1 of 5 | Wall Street bank CEO's testified before the Senate banking committee Wednesday, united in opposition to proposed new rules requiring them to have more capital on hand to be more resilient in economic downturns. Wall Street Bank Executives are photographed before testifying at the U.S. Capitol in Washington, D.C., on Wednesday. Photo by Bonnie Cash/UPI | License Photo
Dec. 6 (UPI) -- Wall Street bankers at Wednesday's Senate Banking Oversight Committee hearing on the stability of the U.S. banking system warned of a recession and were were united in their opposition to stricter capitalization regulations, while committee chair Sen. Sherrod Brown, D-Ohio, supported the proposed new rules.
CEOs of Wells Fargo, Bank of America, JP Morgan Chase, Citigroup, Morgan Stanley, Goldman Sachs, BNY Mellon and State Street argued against proposed higher capital requirements from the Federal Reserve.
"It has much more impact than people think," Bank of America CEO Brian Moynihan said during the hearing "If you have the same capital requirements increase by 20%, to do the exact same activities that you did yesterday, you have to get a higher return. That higher return will be borne by the customer base, or you'll have to leave the business. Either one of those is not good for the customer base."
Senate banking committee chair Sen. Sherrod Brown, D-Ohio, denounced the Wall Street banks for opposing requirements that they maintain more capital to be sure the banks are resilient in crisis.
"Wall Street banks are actually saying that cracking down on them will, quote, 'hurt working families,'" Brown said at the hearing. "The economic devastation of 2008 hurt working families. The uncertainty and turmoil from the failure of Silicon Valley Bank hurt working families - when small businesses and their employees in Ohio and Utah and across the country didn't know if they could get access to their money and make payroll."
He said before the hearing that his committee is committed to always put the Main Street economy at the center of what it does and it's the committee's job to hold Wall Street banks accountable.
"Despite zero evidence that large U.S. banks are undercapitalized today, the proposed Basel III Endgame rule, if enacted, would unjustifiably and unnecessarily increase capital requirements by 20-25% for the largest banks. Banks would be limited in their ability to deploy capital in the times we're most needed, and the rule will have a harmful ripple effect on the economy, markets, businesses of all sizes and American households," Dimon said in his prepared statement."
Citigroup CEO Jane Fraser said she sees a recession coming, but doesn't think that a drastic downturn is "on the horizon."
For the most part the hearing lacked intense exchanges. Sen. Elizabeth Warren, a frequent critic of big banks who supports stronger regulation, even found common ground agreement on crypto currency.
All the bank CEO's agreed with her that crypto companies should have to follow the same money-laundering regulations that banks follow.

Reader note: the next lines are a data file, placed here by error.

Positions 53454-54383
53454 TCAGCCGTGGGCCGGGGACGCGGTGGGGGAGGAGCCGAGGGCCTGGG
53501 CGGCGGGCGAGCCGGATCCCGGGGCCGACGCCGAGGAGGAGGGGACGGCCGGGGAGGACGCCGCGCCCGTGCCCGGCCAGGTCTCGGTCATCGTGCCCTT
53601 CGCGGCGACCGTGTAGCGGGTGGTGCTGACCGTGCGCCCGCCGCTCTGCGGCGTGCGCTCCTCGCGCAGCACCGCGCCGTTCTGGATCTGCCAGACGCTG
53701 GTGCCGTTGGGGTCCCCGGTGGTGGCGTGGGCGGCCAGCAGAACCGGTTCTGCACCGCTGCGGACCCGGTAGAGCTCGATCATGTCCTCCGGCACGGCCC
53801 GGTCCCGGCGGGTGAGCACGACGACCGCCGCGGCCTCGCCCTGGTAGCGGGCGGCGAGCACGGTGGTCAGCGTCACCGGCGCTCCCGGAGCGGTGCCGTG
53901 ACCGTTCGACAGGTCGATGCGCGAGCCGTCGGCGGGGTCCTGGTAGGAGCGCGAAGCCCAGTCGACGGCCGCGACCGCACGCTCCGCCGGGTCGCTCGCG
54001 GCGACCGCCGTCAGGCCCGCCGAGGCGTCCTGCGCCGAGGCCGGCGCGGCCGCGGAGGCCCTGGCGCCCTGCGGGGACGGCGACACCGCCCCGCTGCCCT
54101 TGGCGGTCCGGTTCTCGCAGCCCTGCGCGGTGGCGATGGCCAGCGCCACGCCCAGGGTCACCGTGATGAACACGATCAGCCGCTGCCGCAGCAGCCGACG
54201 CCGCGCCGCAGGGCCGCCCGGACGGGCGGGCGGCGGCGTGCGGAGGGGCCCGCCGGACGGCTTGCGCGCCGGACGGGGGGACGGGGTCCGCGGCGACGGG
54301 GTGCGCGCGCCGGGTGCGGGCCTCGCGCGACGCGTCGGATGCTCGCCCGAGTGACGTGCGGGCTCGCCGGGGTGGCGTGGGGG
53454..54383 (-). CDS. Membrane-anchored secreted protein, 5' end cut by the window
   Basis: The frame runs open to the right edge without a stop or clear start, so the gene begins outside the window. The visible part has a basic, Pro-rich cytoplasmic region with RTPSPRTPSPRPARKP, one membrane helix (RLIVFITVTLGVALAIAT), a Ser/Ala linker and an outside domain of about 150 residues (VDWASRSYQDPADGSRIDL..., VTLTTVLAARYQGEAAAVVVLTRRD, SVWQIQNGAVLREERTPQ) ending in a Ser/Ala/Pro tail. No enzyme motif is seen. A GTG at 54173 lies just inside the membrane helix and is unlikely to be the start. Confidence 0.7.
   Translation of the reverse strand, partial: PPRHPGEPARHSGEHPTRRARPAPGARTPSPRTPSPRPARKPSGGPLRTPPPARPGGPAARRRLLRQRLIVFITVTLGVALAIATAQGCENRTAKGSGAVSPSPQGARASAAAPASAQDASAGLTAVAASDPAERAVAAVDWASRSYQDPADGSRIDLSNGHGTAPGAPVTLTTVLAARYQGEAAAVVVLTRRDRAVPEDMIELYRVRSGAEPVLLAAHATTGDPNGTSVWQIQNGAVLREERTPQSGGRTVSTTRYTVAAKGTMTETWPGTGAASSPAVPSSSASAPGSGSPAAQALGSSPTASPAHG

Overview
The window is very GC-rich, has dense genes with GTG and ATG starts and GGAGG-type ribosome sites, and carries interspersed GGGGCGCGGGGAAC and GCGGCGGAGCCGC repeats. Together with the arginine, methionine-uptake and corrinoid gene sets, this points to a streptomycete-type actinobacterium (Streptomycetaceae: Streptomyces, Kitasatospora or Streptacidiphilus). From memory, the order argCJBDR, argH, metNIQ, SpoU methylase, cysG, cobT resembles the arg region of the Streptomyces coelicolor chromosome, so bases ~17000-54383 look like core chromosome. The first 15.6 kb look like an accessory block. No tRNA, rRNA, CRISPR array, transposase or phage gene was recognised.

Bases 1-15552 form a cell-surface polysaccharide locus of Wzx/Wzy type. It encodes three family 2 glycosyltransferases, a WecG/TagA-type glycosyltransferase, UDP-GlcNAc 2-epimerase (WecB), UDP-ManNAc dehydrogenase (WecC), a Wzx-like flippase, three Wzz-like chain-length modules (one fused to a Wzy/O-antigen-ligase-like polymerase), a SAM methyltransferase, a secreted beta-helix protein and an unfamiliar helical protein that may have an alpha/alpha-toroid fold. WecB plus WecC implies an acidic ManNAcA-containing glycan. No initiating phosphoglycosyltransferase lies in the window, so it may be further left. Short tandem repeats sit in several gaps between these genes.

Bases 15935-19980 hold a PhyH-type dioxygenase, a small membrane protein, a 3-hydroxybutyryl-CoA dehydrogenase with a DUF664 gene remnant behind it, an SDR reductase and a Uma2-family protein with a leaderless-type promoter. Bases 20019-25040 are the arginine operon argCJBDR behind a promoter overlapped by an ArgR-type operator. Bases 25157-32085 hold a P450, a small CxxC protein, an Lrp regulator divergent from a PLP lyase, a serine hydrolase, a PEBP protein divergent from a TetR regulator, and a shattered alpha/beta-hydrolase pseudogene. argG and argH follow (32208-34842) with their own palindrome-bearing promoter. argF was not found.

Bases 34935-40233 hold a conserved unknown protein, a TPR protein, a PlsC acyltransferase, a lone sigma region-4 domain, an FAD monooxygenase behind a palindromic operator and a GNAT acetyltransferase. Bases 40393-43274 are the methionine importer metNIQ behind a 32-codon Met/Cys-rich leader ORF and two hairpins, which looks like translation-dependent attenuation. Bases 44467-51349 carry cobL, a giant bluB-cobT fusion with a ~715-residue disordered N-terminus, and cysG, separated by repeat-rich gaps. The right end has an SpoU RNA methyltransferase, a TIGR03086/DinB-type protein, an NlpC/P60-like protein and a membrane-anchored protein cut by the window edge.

Republican Senator Mike Rounds of South Dakota opposed the proposed increased capital requirements as he asked the bankers what damage they thought it would do to the economy.
He posed a series of questions, asking the bankers to raise their hands if they agreed with his assessments that the higher capital requirements would hurt first-time home buyers and those saving for retirement. The bankers indicated they agreed.
They also agreed with Rounds that the capital rules would negatively impact small business owners, farmers and ranchers.
Goldman Sachs CEO David Solomon, in response to a Rounds question about the national debt harming the economy, said he believed it hampers banks' ability to invest because the federal governments debt burden impacts the government ability to finance it.
Bankers who testified at the hearing are JP Morgan Chase's Jamie Dimon with annual compensation of $34.9 million, Morgan Stanley's James P. Gorman at $39.4 million, Goldman Sachs CEO David Solomon with $31.6 million annual compensation, Citigroup's Jane Fraser at $22 million, Bank of America's Brian Thomas Moynihan with $30.1 million a year, Wells Fargo CEO Charles W. Scharf at $24.6 million, BNY Mellon's Robin Vince with $11.2 million and State Street's Ronald O' Hanley with $3.8 million.
Those financial institutions have a combined $14.8 trillion in assets, $8 trillion in deposits and $34.7 billion in total stock buybacks.
The committee highlighted some of the fines and settlements for bank misconduct, including Bank of America's $1.2 billion in penalties and settlements in 2022, Chase's $290 million settlement with victims of the late billionaire Jeffrey Epstein, Citigroup's $25.9 million fine for discrimination against Armenian Americans, and three claims that Wells Fargo allegedly tried to intimidate union organizers.
The bank CEOs at the senate hearing asserted that the banking system is solid.
Goldman Sachs CEO David Solomon said the additional capital requirements proposal from the Fed would have a "particularly negative impact to capital markets functioning."
He said the new proposed capital rules mean that "banks will need to hold capital twice for the exact same risks associated with market activities."
The Basel III bank capitalization rules emerged from the 2007-2009 global financial crisis.
The latest proposal to raise capital requirements followed the regional bank collapses of Silicon Valley bank and Signature Bank earlier this year.
The Fed said in the case of Silicon Valley Bank's collapse it was a "textbook case of mismanagement."
The Wall Street bank CEOs today say despite those regional collapses, the banking system is strong. The assert that increasing the capital requirements is unnecessary.